642. But the Sozhiyas thought that this one small change in the identity will not be such a hindrance in their acceptance back in Tamil Nadu, when there is no difference in the other customs and traditions. So, most of them did go back to the banks of Cauvery River once again and were accepted with open arms as expected. But the Oordva Shika remained on top of the head, giving raise to the proverb, ‘Sozhiyan Kudumi does not shake easily’, to mean that he does not listen to others suggestions and also that he is not easily ruffled! Parasurama’s plan however, had back fired. So, he imported Brahmins from Andhra and Karnataka en-mass and as a precaution, out of the 108 Aachaaraas that are there for the Brahmin, he changed some 64 of them to give them totally a new traditional identity. This worked and for generations they started staying there. They are known as Namboodri Brahmins, stricter in their observance of traditional Aachaaraas, than Brahmins elsewhere in the whole of India! There is a book by the name of ‘Keralotpatti’. I have given you the details from that book and a few PuraNas.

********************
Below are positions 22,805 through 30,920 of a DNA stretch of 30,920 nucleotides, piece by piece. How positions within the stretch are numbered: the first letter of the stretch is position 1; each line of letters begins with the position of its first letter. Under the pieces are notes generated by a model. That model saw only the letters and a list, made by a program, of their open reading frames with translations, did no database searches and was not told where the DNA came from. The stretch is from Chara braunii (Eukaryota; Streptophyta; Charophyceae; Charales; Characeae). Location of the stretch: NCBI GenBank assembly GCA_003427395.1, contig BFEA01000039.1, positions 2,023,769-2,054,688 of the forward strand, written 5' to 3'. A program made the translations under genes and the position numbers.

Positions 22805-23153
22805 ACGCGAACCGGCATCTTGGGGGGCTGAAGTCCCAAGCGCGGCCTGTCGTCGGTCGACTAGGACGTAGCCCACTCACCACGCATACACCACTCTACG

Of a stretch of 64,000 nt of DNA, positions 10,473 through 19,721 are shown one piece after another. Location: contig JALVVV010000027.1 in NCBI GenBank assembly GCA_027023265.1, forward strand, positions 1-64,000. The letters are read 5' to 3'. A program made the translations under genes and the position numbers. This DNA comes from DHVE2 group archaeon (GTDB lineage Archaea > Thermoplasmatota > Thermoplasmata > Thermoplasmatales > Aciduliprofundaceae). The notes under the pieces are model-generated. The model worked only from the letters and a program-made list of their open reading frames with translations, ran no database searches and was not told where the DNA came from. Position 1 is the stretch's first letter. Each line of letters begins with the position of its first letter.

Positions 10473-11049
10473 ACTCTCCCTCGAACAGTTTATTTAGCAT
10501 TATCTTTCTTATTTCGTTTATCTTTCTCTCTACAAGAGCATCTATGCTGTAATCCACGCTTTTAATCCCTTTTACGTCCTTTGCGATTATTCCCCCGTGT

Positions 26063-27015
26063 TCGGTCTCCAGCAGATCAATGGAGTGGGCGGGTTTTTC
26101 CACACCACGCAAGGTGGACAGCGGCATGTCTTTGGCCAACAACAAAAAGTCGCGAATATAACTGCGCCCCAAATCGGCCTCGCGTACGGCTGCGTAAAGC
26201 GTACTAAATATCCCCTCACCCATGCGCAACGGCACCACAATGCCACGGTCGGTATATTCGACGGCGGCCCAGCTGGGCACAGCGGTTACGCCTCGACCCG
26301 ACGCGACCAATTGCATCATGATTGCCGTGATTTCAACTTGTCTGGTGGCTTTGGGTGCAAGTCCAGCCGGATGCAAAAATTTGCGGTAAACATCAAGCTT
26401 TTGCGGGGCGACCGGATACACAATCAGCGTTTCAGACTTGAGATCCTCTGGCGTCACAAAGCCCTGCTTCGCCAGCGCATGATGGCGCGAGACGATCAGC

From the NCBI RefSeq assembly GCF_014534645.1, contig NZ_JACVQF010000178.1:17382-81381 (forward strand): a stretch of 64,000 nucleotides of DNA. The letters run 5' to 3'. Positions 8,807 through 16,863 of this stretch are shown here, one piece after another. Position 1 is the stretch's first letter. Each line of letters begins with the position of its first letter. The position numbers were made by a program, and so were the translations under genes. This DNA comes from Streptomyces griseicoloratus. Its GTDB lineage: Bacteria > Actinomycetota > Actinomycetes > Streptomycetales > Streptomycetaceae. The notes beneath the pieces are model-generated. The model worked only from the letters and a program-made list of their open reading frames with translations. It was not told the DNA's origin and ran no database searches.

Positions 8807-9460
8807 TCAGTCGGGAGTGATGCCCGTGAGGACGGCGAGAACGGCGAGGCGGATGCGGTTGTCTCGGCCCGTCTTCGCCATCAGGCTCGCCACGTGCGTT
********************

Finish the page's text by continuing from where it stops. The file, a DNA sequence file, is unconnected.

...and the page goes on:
643. Amongst Namboodri Brahmins there were only a few Sozhiyas left. Rest were all Telugu and Kannada Brahmins. In Telugu, ‘Illu’ is a house or home and the word for that in Kannada is ‘Mana’. In Tamil we have both ‘Illam and Manai’ for one’s house. Amongst Namboodri Brahmins some claim to belong to so and so ‘Mana’ and some others as belonging to such and such ‘Illu’. Our AachaaryaaL’s household is said to be ‘KaippaLLi Mana’. My research on the subject leads me to believe that his ‘KaippaLLi Mana’ must have been from those ancestors of Sozhiyas from Tamil Nadu. This I will touch upon some time later. There could be one question in your minds. If the Namboodri Brahmins were mostly from Kannada and Telugu background and others were mainly fisher folks from the Arabian Sea islands with some local dialects; how is that Malayalam as a language contains a mix of words from mainly Tamil and Sanskrit languages?
644. The Malayala language evolved some 1,000 to 1,200 years back only. Before that Tamil was the main stay. Still some of you can say, ‘How can it be?’ I will answer that. No society can be complete only with Brahmins and fisher folks. There has to a king, army, traders and so on. Most of these were Tamilians only. The mountain ranges of Western Ghats are literally hugging the Tamil Nadu from North to South with many passages between Tamil Nadu and Kerala. From time immemorial Tamilians are known to trade across the oceans and their reach included Sri Lanka, Burma, Java, Sumatra, Borneo, most of East Asia and Western shores of Africa and the islands in between. So, the point to be noted is that the major population in Kerala after Parasurama created it were Tamilians who had moved there from across the Sahayadri Mountains.
(To be continued.)
Sambhomahadeva.